When people think about nature in the Chesapeake region, I would bet that most people don’t automatically conjure up images of downtown Baltimore and city life.
But nature is abundant in the Chesapeake’s cities. Leaving the city is not required to connect to our natural environment and experience the great outdoors, especially in Baltimore.
Baltimore has been judged by the National Wildlife Federation to be one of America’s Top 10 Cities for Wildlife. Baltimore’s Leakin Park is the second largest urban wilderness in the United States. In addition to Leakin Park and its connected Gwynns Falls trail, the city features other large parks for a total of 5,700 acres of parklands, 73 eco-schools and a number three national ranking in schoolyard habitats per capita. It also has urban gardens and pocket parks in many neighborhoods.
Baltimore is destined to become even wilder. Recently, Congressman John Sarbanes and Mayor Stephanie Rawlings Blake, together with Congressman Dutch Ruppersberger, launched the Greater Baltimore Wilderness Coalition, an effort to expand the network of open spaces and trails as well as conserve wetlands and resilient watersheds in Baltimore and central Maryland.
The idea is to connect Baltimore’s green spaces to the surrounding suburban and rural areas through trails and conserved corridors. The outcomes would include more recreational opportunities, improved environmental education opportunities, enhanced habitat connectivity for wildlife, a stronger connection to the natural world, as well as a boost for the region’s economic vitality and quality of life for its residents.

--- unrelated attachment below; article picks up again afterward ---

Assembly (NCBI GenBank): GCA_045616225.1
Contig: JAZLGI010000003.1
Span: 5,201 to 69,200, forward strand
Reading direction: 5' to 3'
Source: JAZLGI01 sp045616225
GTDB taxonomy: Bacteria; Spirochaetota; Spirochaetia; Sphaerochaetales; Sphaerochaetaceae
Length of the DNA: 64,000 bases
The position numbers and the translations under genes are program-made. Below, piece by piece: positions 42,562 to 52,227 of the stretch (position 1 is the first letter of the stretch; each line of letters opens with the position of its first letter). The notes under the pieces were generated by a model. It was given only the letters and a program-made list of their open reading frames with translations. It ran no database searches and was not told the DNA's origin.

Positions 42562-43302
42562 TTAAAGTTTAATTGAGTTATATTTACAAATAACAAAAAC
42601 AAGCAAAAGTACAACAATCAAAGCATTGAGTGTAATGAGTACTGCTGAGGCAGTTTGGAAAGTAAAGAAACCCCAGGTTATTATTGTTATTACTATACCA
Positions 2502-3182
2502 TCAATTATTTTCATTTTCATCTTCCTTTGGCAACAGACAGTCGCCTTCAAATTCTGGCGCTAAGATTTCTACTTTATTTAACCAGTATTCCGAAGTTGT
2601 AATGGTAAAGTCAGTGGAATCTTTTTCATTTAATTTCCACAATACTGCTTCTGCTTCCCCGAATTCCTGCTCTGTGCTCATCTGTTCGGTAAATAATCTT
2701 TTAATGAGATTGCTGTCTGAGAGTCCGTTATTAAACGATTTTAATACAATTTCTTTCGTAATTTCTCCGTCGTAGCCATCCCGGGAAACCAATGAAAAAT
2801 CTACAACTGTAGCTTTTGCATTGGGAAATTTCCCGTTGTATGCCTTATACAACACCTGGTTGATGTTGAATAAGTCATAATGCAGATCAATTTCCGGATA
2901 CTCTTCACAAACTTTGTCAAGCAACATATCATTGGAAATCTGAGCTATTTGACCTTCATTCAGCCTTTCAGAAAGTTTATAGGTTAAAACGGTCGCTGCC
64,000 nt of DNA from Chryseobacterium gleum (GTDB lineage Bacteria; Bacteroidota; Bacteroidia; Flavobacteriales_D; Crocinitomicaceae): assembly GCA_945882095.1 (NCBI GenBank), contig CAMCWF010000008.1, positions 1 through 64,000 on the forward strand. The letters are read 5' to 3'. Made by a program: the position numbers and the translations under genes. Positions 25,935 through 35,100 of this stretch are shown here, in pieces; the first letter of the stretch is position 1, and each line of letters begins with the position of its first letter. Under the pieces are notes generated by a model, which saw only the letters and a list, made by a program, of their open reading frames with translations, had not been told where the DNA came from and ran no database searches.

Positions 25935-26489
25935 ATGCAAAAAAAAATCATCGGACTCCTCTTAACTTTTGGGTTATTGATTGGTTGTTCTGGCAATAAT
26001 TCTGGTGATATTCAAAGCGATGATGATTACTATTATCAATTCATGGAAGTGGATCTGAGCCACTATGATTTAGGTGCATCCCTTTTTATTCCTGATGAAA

The initiative has support from the City of Baltimore, U.S. Fish and Wildlife Service, National Park Service, Maryland Department of Natural Resources, The Conservation Fund and many other local government and nonprofit organizations, including the Chesapeake Conservancy, where I work.
This system of interconnected, conserved spaces would add to the region’s resiliency and ability to adapt to climate change. More trees and green spaces will cool the region and take up carbon and, if stream valleys are protected, floods can be calmed and mitigated.
Previously neglected sites can become green spaces with restoration. Ridgely’s Cove is one such site. The Gwynns Falls trail, which runs from north to south through Baltimore’s west side — much of it in Leakin Park — ends (or begins) its 15-mile path here. With the vision of coalition partners, Ridgely’s Cove, a former industrial site in the shadow of an incinerator and major highway bridges and interchanges, can be transformed — its wetlands and uplands restored and naturalized to serve as a home for wildlife and a place for people to enjoy the outdoors.
Masonville Cove, on the Middle Branch, is another. Here, on a site where soils dredged from Baltimore’s harbor channels have been deposited, wetlands have been restored, walking trails built and a kayak and canoe ramp put in. There’s a nearby nature center that serves the community and visitors. The cove provides access to the Captain John Smith Chesapeake National Historic Trail, which extends from the harbor throughout the Chesapeake Bay and up its great rivers.
Sometimes, busy schedules make connecting to nature more difficult, so the Chesapeake Conservancy provides virtual access. More than 1 million visitors in 2015 have viewed our webcams featuring peregrine falcons that make their home on the ledge of Baltimore’s Transamerica skyscraper at 100 Light Street and a pair of nesting osprey on the shores of Kent Island. You can view the wildlife cams at chesapeakeconservancy.org/wildlife-webcams.
What we hope for is a Baltimore where people find endless opportunities for wilderness in their own backyard — where trails and walkable communities connect people to trees, gardens, wildlife and water. So go outside and take a walk on the wild side in Baltimore.